ERIC: Um, yeah, I had, uh– we also did a bunch of heads for The Bacchae. This was back in 2009, and that was Dragon Skin. And I was actually, um— I got married in the middle of that show, so I was on my honeymoon when they did the life cast of Anthony Mackie’s face, who now plays Falcon in all the Marvel movies, so I missed being able to take his face cast. But I got to be able to cast his face, and make up all these, these heads, and uh, really great things. I got…them all over my website. But one of the… assistant directors on that show–later on, he needed a head, and so he reached out to me because he knew I did them, and it was a small theater, and… so he said, “How much for a head?” and I gave him this quote, and he’s like, “What can you do for cheaper?” and I [ASHLEY: [laughs]] figured something else out. And he’s like, “What else can you do?” [laughs] So I was like, “Well, I could buy a Halloween mask and paint it skin color and fill it.” [ASHLEY: [laughs]] and he’s like, “I LOVE IT!” So actually, I went out–he– It needed to be a severed head of Medusa, and I went out and I found a Beetlejuice wig, a Beetlejuice mask, [ASHLEY: Yesss.], and a bunch of snakes. And so I filled it with expanding foam, so it became solid, and I painted it skin color, and I, you know, stuck some, like, bloody guts coming out of the neck and wired all these snakes on, gave it to him, and he loved it. Cause it was the-the price he needed it to be at [laughs] so.. [ASHLEY: That’s amazing.] there’s aaaalways more than one way to make a prop. You don’t have to life cast somebody and cast him out of Smooth-On Dragon Skin products. You can always…paint a halloween mask.
ASHLEY: Yeah, that’s so true. I mean, there’s cheap ways to do everything, and, you know– it just depends on, you know– how are you wanting it to look like in the end.
ERIC: Yeah, especially… around Halloween time. I know a lot of shows I’ve done where I needed, like, hands and feet. There’s these cheap Halloween versions that you could buy. And they’re so much cheaper than you’re ever going to be able to make them for, because they’re mass-producing them, so it’s just like, ‘give me a hand, give me a bucket of body parts. That’s what I need.’
ASHLEY: [laughs] It’s good, it’s fun stuff, guys. It’s fun stuff. And do you also— I know I do some faux taxidermy, and I know you’ve done a little bit of taxidermy. But what… kind of favorite projects in that element have you done?
ERIC: Oh, yeah that… dead animals are always tricky. I.. I’ve done some stuff that’s been good, I’ve done some stuff I’ve not been happy with [laughs] [ASHLEY: [laughs]]. I had to do– I was doing… it was Timon of Athens, and they come in from the hunt, and they have these dead rabbits. And..it was very low budget, so I thought what you could do was buy stuffed animal rabbits and treat them to look like real rabbits. So I’m there, I’m, like, trying to shave down the fur, and I’m trying–you know, I’m, like, adding weight to them so their limbs are weighted and things like that. And we get them out on stage in rehearsal, and the director’s like, ‘So are we gonna use stuffed bunnies for the real show?’ [laughs] [ASHLEY: [laughs]]. Like, there was nothing, I mean, there was nothing I could do to make them actually look real. I was kind of deluding myself that I could turn a toy, stuffed rabbit into a real dead rabbit. So that– I never tried that again. [laughs]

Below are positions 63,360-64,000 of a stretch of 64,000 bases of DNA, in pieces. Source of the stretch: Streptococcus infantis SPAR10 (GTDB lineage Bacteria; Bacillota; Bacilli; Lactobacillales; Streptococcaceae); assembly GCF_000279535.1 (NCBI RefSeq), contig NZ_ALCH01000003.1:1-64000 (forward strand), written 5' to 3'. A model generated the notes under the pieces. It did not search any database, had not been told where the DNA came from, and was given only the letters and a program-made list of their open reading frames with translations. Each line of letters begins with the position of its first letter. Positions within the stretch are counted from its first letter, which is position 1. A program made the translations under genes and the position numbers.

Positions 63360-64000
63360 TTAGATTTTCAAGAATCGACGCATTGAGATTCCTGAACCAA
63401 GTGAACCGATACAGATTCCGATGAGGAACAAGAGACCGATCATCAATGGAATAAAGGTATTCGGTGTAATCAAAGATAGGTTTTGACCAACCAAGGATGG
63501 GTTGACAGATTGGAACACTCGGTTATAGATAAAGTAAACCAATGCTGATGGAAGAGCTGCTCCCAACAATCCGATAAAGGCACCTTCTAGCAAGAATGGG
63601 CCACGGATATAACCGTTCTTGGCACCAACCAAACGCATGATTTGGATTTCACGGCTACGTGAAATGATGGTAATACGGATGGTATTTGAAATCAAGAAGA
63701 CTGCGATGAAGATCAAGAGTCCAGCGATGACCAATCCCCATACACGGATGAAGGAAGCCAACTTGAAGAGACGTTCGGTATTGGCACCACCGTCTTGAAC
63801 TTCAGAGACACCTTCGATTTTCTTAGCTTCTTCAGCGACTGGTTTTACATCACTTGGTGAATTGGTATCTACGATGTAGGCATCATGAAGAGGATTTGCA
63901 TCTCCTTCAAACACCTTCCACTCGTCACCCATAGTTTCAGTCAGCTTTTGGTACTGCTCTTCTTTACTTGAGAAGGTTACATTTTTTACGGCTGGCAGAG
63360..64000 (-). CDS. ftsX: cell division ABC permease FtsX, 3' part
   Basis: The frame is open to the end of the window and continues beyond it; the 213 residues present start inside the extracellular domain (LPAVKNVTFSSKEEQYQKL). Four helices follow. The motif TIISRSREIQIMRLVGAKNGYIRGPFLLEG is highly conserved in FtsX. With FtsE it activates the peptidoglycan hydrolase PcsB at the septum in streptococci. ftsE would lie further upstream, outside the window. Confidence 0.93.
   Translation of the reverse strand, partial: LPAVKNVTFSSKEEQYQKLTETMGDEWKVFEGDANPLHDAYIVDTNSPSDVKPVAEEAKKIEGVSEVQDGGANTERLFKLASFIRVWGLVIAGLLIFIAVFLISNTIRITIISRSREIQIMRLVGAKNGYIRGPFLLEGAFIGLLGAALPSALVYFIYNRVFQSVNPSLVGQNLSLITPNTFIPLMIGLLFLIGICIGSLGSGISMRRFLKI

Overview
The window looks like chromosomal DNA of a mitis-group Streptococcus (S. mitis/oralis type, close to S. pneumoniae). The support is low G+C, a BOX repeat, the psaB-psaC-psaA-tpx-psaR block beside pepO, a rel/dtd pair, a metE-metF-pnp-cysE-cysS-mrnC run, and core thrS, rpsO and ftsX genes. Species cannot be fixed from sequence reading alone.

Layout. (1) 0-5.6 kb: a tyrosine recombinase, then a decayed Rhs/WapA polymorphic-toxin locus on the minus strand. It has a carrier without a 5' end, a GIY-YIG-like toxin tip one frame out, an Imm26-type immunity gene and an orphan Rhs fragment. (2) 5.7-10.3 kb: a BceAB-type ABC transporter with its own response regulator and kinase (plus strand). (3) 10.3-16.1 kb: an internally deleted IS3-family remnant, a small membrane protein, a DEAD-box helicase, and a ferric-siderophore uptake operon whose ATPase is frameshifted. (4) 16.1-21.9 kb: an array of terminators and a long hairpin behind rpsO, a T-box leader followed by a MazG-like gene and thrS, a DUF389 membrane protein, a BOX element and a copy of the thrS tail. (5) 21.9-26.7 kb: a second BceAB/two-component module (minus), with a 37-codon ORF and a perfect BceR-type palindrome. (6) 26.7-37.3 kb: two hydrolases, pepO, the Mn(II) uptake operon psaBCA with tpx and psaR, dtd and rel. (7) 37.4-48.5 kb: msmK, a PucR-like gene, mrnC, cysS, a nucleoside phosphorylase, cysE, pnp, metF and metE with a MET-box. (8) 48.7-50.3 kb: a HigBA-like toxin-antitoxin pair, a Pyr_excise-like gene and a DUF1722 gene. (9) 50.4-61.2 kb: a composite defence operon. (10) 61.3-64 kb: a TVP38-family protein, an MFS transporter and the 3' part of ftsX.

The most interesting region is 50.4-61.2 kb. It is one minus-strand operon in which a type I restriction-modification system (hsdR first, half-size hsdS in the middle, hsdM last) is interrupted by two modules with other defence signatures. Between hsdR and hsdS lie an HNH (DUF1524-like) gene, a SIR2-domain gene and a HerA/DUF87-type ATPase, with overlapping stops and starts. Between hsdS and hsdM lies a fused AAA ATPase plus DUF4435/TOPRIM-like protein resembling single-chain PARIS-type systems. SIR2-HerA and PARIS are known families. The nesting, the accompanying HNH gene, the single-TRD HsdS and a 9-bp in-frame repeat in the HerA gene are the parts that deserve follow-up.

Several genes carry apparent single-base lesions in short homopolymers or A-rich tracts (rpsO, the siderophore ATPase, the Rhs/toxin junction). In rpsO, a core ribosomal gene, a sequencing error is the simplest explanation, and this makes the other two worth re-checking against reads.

ASHLEY: [laughs] I hear ya.
ERIC: It’s just…yeah.. It’s like, the proportions, and the skin, the fur, it’s all completely wrong. It’s wrong, wrong, wrong. Um, so yeah, I did end up– after I moved down to North Carolina, I went back to New York for a summer, and I did a dead deer for the Shakespeare in the Park, and that was a pretty intense project because it was… we started off with a bit of a taxidermy form, which I kind of chopped up and made flexible, like, added joints in it, that sort of thing. Because they were going to be carrying it around. And we got a few deer hides that I sort of started stitching together to kind of cover this whole thing, uh, you know– like the main part is really easy, but then you have to start wrapping it around the legs and the neck, and figuring out how to make a seam in fur [chuckles] make it look natural. But, um, like–working with a real hide is so much better because there’s all those little variations in terms of like, the direction of the fur, and all the color and how it changes color on the underside, as opposed to the top of it, and that sort of thing, and uh.. We had real deer hooves as well, so it was kinda just like piecing together this whole thing and getting it…all good. And you did a deer as well. How did you do yours?